Coal burning is still one of the primary means of generating electricity in the United States, but its use is diminishing and doing so fairly rapidly. The coal burning process produces residual, incombustible materials. One of them is fly ash, which is composed of fine, glassy, rounded particles rich in silicon, aluminum, calcium, and iron oxides. Fly ash is captured from coal plant flue gas by precipitators and bag filters. It turns out that two-thirds of this fly ash is not dumped into landfills or impoundments, but rather is put to use.
Because of its chemical and physical characteristics, fly ash can substitute for a portion of portland cement in concrete. Using this byproduct material in making cement actually reduces its cost. Beyond cost, the addition of fly ash as a so-called supplementary cementitious material or SCM improves concrete’s long-term strength and reduces porosity and permeability. It reduces the risk of thermal cracking and provides good long-term mechanical properties.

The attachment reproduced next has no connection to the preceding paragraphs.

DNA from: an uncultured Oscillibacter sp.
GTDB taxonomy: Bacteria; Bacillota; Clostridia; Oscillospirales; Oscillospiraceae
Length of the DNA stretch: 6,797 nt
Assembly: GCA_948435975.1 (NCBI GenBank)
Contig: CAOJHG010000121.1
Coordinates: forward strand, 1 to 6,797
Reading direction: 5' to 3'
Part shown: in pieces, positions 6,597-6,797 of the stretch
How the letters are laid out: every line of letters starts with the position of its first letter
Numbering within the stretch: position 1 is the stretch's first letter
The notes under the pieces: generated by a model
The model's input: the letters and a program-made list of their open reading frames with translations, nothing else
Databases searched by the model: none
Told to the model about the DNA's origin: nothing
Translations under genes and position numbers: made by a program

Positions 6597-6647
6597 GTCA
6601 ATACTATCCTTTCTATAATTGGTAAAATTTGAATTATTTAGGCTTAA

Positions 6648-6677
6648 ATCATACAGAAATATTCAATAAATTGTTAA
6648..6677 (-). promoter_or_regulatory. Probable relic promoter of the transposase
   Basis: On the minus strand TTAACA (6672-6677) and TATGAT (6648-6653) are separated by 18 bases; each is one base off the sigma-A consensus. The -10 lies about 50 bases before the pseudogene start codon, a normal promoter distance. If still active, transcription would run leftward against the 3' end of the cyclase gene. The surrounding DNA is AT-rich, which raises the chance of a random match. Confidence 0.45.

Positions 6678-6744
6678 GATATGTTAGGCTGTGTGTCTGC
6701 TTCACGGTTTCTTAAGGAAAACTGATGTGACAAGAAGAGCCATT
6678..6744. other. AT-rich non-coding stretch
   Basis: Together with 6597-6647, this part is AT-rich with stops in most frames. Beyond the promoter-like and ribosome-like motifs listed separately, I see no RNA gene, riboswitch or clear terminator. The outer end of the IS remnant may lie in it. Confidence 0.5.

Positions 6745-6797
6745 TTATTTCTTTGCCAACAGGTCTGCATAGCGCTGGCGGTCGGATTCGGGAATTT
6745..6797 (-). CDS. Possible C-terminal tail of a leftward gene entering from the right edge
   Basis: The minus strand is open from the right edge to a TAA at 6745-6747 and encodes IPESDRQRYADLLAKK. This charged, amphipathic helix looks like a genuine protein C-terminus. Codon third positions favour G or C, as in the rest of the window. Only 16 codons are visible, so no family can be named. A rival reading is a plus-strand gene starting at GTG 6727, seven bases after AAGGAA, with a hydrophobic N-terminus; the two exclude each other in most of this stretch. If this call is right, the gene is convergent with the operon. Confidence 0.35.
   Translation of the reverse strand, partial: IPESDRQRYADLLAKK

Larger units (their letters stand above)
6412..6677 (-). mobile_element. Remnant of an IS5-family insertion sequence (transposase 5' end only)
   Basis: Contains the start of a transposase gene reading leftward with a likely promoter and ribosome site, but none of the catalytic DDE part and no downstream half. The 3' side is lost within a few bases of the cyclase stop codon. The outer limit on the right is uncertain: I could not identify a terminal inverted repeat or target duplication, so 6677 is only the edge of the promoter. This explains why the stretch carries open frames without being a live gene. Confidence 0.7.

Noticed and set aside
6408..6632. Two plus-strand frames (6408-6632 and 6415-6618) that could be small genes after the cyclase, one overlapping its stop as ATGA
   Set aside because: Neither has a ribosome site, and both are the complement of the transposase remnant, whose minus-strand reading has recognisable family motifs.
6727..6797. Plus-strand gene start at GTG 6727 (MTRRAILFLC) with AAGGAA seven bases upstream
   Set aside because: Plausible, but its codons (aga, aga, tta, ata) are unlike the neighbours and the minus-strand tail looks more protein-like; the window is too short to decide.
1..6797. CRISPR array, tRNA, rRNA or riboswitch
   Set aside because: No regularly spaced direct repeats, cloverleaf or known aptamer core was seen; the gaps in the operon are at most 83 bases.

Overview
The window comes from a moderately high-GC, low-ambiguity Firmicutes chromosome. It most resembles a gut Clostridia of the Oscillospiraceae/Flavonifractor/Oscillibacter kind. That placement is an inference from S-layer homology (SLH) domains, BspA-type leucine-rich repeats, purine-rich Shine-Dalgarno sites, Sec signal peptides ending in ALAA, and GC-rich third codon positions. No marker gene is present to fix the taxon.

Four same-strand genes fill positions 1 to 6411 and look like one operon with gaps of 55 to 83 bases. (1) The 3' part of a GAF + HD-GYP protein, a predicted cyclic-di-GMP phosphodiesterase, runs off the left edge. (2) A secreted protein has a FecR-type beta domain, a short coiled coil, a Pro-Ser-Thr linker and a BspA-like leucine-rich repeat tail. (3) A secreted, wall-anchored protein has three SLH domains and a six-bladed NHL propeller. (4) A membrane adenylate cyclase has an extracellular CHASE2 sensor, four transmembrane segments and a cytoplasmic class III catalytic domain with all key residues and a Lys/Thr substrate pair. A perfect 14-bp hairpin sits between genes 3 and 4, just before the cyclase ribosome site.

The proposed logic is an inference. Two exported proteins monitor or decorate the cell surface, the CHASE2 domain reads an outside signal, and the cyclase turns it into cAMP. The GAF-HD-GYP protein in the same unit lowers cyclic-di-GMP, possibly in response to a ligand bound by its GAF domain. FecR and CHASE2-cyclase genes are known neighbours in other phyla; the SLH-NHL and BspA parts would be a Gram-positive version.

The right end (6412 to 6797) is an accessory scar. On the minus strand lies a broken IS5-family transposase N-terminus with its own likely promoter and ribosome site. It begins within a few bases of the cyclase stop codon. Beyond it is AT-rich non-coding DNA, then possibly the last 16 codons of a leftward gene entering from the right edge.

The amount of fly ash used in concrete products increased by 5% between 2011 and 2017 while the amount produced dropped by 36%. Concrete production continues to increase steadily while fly ash production is steadily dropping.
Therefore, the concrete industry is looking for alternative sources of SCM. The most obvious is the approximately 1/3 of fly ash that hasn’t been used to make concrete. Much of that is landfilled or ponded onsite at power plants. So, opportunities exist for excavating or dredging and recovering these materials.
As coal burning goes away, concrete manufacturing needs to make some changes.
What Does the Changing Face of Electricity Production Mean for Concrete?
Photo, posted February 16, 2017, courtesy of Flickr.
Earth Wise is a production of WAMC Northeast Public Radio.
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